Welcome back to another week of poor automotive choices on Shitbox Showdown! Today’s cars are both products of the Ford Motor Company in 1990, but that’s where the similarities end. First, though, let’s get our final tally from Friday’s Florida rides:
The red Benz takes an easy win, as I suspected it might. The Hyundai’s title status scared off a lot of you, and its general abused-by-a-kid vibe didn’t help its case either. Mostly I just wanted to include it so I could make Genesis jokes. That’s all.
I’m always astounded by the variety of cars that a big automaker can produce at the same time. Platform- and powertrain-sharing is common, and has always been, but even within a given platform, the variety of vehicles that can be produced is staggering. And most big manufacturers have a whole bunch of platforms going at once. As an example of this variety, today we have a basic rental-spec four door sedan, and a top-of-the-line personal luxury coupe, both built by Ford. Though one was likely two or three times the price of the other new, now they’re within fifty bucks of each other. Which one is a better deal today? That’s for you to decide.
Engine/drivetrain: 2.3 liter overhed valve inline 4, three-speed automatic, FWD
Location: Vancouver, WA
Odometer reading: 116,000 miles
Runs/drives? Legendarily, it seems
I spend a lot of time trying to get the gist of a car from some pretty indecipherable ads. They all seem to be far too terse, or wildly too verbose, but rarely are they entertaining in their own right. But this ad, well, it’s easier if I just show you:
The Sword in the Stone.
A legendary item. Ford castle built. Genius and magnitude contributes to this specimen of the depths of time. From whence the cars came, this hath emerged. Unmatched history intertwined with the fabrics of modern time, unrivaled in its nostalgic effect. Sway without effort on this steed of craftsmanship the ancients could have but only dreamt of. Pasture upon pasture give way to the speed of 40,000 hoofs encased in metal. Forward. Onward. Into the next life you ride, out of danger and into fortitude. The journey is complete, thine quest hath end. Further ye look no more.
A piece of time encased in glass and molten rock, forever yours. No pendant can compare, for speed is time itself, indifferent to the wishes of mere mortals. A Time Machine of untold uses.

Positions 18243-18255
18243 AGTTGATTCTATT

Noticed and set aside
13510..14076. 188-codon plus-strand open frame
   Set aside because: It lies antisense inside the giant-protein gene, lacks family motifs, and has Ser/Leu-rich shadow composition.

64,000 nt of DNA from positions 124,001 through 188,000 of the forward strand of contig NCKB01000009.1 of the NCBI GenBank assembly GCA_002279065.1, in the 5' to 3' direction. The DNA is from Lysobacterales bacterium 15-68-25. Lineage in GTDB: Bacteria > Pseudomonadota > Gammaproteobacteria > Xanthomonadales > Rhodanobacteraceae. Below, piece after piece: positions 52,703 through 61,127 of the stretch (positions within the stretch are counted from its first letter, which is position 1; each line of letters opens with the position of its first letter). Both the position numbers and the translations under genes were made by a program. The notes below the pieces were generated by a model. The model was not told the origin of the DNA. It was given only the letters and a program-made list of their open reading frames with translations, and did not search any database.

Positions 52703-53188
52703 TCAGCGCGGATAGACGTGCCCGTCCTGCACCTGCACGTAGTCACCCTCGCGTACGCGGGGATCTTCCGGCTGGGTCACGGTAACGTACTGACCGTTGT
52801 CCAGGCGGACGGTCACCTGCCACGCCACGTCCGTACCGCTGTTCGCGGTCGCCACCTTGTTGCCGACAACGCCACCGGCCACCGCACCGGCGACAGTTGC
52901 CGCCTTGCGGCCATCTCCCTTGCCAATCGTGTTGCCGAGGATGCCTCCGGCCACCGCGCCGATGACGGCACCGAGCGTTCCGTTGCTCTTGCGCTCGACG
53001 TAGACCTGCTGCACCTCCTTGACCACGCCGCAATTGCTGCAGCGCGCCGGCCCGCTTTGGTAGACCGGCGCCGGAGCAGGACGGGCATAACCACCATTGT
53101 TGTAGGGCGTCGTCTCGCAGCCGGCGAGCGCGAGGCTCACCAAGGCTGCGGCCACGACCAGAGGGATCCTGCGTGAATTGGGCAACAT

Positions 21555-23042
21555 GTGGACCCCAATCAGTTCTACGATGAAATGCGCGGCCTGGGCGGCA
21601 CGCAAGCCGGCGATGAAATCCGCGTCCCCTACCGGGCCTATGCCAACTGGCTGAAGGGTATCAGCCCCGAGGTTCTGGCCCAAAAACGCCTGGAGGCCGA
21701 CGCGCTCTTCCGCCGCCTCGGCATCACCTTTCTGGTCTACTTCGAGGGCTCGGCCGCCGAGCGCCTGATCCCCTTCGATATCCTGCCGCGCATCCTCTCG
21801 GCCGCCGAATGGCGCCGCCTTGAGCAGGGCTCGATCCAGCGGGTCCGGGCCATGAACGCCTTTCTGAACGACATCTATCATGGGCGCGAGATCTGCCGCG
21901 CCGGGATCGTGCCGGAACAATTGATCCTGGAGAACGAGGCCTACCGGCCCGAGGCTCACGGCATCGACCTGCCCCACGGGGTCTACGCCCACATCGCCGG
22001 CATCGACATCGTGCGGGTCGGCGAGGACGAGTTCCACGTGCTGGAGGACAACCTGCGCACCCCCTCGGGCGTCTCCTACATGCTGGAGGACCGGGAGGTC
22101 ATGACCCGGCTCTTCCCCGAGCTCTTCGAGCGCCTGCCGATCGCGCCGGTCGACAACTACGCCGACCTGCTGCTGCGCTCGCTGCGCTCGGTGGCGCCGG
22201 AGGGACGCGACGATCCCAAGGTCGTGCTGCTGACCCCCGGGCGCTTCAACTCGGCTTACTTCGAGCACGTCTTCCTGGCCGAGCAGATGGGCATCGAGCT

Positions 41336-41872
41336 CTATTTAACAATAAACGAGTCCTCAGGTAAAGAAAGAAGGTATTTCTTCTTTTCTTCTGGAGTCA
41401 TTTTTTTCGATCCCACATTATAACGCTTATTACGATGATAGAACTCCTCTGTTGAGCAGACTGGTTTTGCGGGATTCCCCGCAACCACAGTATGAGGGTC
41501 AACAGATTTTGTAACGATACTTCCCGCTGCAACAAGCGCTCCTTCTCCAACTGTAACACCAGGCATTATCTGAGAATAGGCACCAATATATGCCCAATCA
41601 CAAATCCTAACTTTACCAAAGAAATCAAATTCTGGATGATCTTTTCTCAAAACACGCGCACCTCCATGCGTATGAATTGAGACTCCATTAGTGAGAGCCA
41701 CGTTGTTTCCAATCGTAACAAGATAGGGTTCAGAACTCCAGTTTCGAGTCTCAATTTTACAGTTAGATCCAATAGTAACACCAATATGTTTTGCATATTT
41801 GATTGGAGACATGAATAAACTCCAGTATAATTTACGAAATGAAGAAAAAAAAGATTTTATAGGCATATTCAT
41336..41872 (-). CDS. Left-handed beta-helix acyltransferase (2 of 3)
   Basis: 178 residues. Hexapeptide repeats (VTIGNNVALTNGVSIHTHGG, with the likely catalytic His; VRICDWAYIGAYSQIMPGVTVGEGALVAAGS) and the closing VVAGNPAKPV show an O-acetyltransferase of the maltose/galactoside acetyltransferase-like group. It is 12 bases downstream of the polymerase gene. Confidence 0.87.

Hey, it’s a Tempo. I guess you need to do whatever you can to make it sound impressive.
In case you’ve forgotten (and no one would blame you if you did), the Tempo and its Mercury sister model the Topaz were Ford’s compact sedans from 1984-1994. Nearly all of them were powered by a 2.3 liter pushrod four-cylinder, more often than not coupled to a three-speed automatic. A stickshift was standard, but most Tempo buyers opted to avoid shifting. I owned one of these, a red 1992 two-door equipped with the automatic, and I can tell you that while it was a competent and mostly reliable way to alter your location on the Earth’s surface, its driving experience left a lot to be desired. It handled like a riding mower, and the “tempo” to which Ford was referring was usually adagio. Maybe andante, if you really stood on it.
With that reputation for dullness preceding it, the seller’s florid, Eye Of Argon-esque prose is understandable. But the car is real enough, and the seller says it runs and drives great, but has some “minor issues.” What those issues are isn’t disclosed, but you have to expect a few flaws on something this old. I mean, Excalibur didn’t come with a warranty either.
The paint is shedding clearcoat on the horizontal surfaces, and there is a mysterious hole in the dashboard on the passenger’s side, but otherwise it looks all right. All right for a Ford Tempo, anyway.
Engine/drivetrain: 5.0 liter overhead valve V8, four-speed automatic, RWD
Location: Palmdale, CA
Odometer reading: 140,000 miles
Runs/drives? “Get in and drive,” it says
It’s no secret that we here at Shitbox Showdown’s central offices are big fans of old Lincolns. Ford’s luxury division has built some awful cars, it’s true, but when they get it right, boy oh boy do they get it right. In 1984, Lincoln took Ford’s Fox platform and gave it a glamourous makeover to create the Continental Mark VII. Smaller than its Panther-based predecessor, and far more stylish, the Mark VII was a departure for Lincoln, and one that worked.
Even better, by 1990 when this car was built, the Mark VII came standard with the same 225 horsepower “5.0 HO” Windsor V8 as the Mustang GT. A four-speed automatic was the only transmission available, and all Mark VIIs rode on air suspension at all four corners. It wasn’t fast by today’s standards, and its handling wasn’t the sharpest, but it was fast enough to belong in the left lane and smooth enough to soak up any potholes along the way.
This hot-rod Lincoln is in decent shape, with nice shiny paint, but it shows some wear and tear inside. The seller says it runs and drives great, just passed a smog test, and needs nothing mechanically. It has received a sound system upgrade, which I presume means there is a big carpeted box full of speakers taking up half the trunk. It also has aftermarket wheels of the sort you might put on a car if you want people to think you’re what the kids call a “baller.” (Am I using that right? I’m so out of touch.) I can’t say they’re an improvement; the stock 1990 Mark VII wheels were BBS-style “basketweave” alloys that looked great. These big chrome things just look gaudy to me.
Still, Lincoln’s flashy Fox is a good-looking car, and this is a decent example for a good price. Even better, it comes with a Ford-branded car phone installed!
So there you have it, two ends of Ford’s product spectrum from thirty-three years ago. One is a good honest if uninspiring small sedan, and the other is a flashy coupe with a V8 and all the toys. Which one will it be?
(Image credits: Craigslist sellers)